• Quick and easy-to-use to share functions can be found on the top left of each guide. Check first that your client consents to you sending them infomation, in case their abuser is monitoring their accounts and electronic devices.

Best practice

Doctors, associations, hospitals, psychologists, lawyers, consulates, town halls or even police officers are often the first professionals to whom a person confronted with violence confides.

Victims are often vulnerable and in a state of trauma. The level of support you are able to provide will determine outcomes.

We have compiled a simple list of do's and don'ts for your personnel, based on feedback from survivors.

A faire ou ne pas faire
Do Don't
Take the time to listen to them carefully, even if their level of French is limited. Do not interrupt them if they have trouble expressing themselves.
Try to find solutions to communicate in another language, for example a written or oral translation application (ex: Google Translate). Don't hang up on them if they have trouble expressing themselves or have a strong accent. This could create a suicide risk.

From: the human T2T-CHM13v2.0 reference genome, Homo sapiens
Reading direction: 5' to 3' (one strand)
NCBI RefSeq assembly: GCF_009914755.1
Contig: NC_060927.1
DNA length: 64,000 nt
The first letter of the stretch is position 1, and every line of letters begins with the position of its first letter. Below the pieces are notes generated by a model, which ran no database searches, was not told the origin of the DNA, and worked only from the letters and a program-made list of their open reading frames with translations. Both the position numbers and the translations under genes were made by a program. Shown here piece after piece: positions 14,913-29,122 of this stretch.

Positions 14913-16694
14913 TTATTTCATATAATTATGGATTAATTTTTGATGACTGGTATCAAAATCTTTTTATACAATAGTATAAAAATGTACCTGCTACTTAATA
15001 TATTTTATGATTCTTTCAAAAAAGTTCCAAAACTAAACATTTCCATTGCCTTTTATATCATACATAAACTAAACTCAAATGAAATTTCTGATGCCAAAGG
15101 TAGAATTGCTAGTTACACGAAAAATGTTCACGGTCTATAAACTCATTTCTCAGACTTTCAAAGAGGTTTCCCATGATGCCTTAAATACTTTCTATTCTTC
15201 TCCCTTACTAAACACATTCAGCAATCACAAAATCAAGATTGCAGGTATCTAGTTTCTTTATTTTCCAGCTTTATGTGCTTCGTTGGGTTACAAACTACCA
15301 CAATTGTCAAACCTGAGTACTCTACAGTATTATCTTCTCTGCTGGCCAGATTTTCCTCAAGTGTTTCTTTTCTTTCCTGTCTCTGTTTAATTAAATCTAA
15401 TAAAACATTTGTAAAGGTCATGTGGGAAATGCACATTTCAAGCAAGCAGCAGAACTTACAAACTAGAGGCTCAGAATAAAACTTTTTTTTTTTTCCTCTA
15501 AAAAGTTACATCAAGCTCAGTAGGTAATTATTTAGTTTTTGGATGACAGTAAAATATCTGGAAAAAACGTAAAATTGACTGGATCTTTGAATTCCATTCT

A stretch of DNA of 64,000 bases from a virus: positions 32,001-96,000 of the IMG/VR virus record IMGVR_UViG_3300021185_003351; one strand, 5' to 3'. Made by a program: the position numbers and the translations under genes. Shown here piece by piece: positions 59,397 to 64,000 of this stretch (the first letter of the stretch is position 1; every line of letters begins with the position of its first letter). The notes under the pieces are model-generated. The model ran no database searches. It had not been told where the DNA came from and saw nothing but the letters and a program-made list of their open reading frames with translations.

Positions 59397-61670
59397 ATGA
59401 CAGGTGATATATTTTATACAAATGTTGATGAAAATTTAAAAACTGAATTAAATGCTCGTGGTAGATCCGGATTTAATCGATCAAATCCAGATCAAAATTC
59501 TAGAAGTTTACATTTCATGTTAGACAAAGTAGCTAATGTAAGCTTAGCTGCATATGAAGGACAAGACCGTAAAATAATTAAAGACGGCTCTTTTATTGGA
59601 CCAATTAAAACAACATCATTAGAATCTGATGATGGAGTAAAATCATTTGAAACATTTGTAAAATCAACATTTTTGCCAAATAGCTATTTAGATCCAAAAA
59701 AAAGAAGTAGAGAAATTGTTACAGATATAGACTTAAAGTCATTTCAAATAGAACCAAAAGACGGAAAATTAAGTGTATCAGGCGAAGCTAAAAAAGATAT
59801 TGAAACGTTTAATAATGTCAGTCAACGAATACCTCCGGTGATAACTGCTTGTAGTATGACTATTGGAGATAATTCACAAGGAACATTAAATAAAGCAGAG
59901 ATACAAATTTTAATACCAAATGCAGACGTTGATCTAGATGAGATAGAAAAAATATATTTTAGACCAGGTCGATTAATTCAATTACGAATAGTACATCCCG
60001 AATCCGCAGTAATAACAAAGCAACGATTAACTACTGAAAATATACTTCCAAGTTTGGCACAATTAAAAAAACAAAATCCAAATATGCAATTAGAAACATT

Believe her. Research shows false accusations by women are statistically uncommon. Do not question the reality of the abuse.
Explain to them that the only person responsible is the perpetrator of the abuse. Do not ask them what they did or what choices they made before or during the abuse.
Offer to fill out a witness statement, which could help them if they decide to file a complaint in the future. Do not contact their abuser, even if you know the abuser and you trust them. This could put the victim’s life in danger.
Refer them to resources or qualified experts. Such as: Do not give advice in an area in which you are not qualified. Laws and procedures change regularly.
If they do not speak French, offer to help them contact a service or a professional by helping them make the call in French. If they do not speak French, don't give her the phone number or email for French-only services, without offering to help contact them.
Let them make their own decisions, at their own pace. Respect their choices. Don't tell them what they should do.
Remember that all victims react differently. All reactions to trauma are normal: denial, anger, calm, distress, crying, screaming, and even contact with the aggressor. Don't judge how they should react.
Respect their cultural and religious choices. Do not tell them that their cultural or religious choices are not normal in France.

Other resources available to you

  • You can call 3919, the national helpline for victims of gender-based violence, and people and professionals supporting them.
  • You can keep a record of things you witness on, a confidential and secure online space.
  • If you are interested in Women for Women France training for professionals, do not hesitate to contact us at [email protected].

For police intervention: